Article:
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[AC] Mead Art Museum at Amherst College; [HC] Hampshire College Art Gallery;
[HD] Historic Deerfield; [MH] Mount Holyoke College Art Museum; [MH SK] The Joseph Allen Skinner Museum at Mount Holyoke College; [SC] Smith College Museum of Art; [UM] University Museum of Contemporary Art at UMASS Amherst


Maker(s):Goncharova, Natal'ia Sergeevna
Culture:Russian (1881-1962)
Title:Maiden on the Beast, from the portfolio 'Mystical Images of War'
Date Made:1914
Measurements:Sheet: 12 3/4 x 9 5/8 in.; 32.4 x 24.1 cm
Accession Number:  AC 2001.17.8
Credit Line:Gift of Thomas P. Whitney (Class of 1937)

Label Text:
The Maiden on the Beast refers to the biblical whore of Babylon, mentioned in the book of Revelation. Since the Russian Orthodox canon began to accept the book of Revelation only in the fourteenth century, all related iconography refers to Western models, which already existed at that time. The nude proffers a goblet containing the sweet-tasting drink of evil deeds, and the beast’s tail seductively transforms into the snake of Satan. Woman and beast embody the idea of universal evil. Here they symbolize the military forces against which the Allies are pitted and over which Christian faith alone would prove triumphant.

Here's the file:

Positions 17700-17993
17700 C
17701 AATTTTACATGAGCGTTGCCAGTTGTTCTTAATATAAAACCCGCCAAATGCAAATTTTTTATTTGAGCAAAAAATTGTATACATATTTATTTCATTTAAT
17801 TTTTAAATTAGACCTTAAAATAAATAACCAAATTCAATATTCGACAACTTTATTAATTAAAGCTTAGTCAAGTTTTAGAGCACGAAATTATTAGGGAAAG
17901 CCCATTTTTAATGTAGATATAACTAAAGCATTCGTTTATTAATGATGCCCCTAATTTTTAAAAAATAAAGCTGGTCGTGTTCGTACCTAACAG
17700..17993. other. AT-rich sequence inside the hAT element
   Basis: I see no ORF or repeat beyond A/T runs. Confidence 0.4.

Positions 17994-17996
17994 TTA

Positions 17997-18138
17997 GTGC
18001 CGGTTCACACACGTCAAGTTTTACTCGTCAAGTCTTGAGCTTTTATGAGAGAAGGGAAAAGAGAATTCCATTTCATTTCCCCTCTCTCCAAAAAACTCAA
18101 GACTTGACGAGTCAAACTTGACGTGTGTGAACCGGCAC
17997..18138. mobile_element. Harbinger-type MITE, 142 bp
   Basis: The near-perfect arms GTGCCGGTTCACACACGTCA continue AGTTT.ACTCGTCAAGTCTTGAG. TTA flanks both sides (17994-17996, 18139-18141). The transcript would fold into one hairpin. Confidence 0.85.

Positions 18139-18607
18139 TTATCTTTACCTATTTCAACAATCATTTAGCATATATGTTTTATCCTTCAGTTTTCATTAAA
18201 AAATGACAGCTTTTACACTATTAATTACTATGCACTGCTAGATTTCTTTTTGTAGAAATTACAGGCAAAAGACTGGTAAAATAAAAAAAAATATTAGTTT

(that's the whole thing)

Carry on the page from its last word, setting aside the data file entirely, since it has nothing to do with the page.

The title of the print indicates that Goncharova merged two female figures from the Bible: the whore of Babylon and the woman of the Apocalypse, who is associated with Eve and the Virgin Mary. In this print Goncharova also reflects the Russian fascination with Satanism that began with the Symbolists in the nineteenth century and continued throughout the first decades of the twentieth.
BJ, 2014

women; nudes; creatures; figures; abstract

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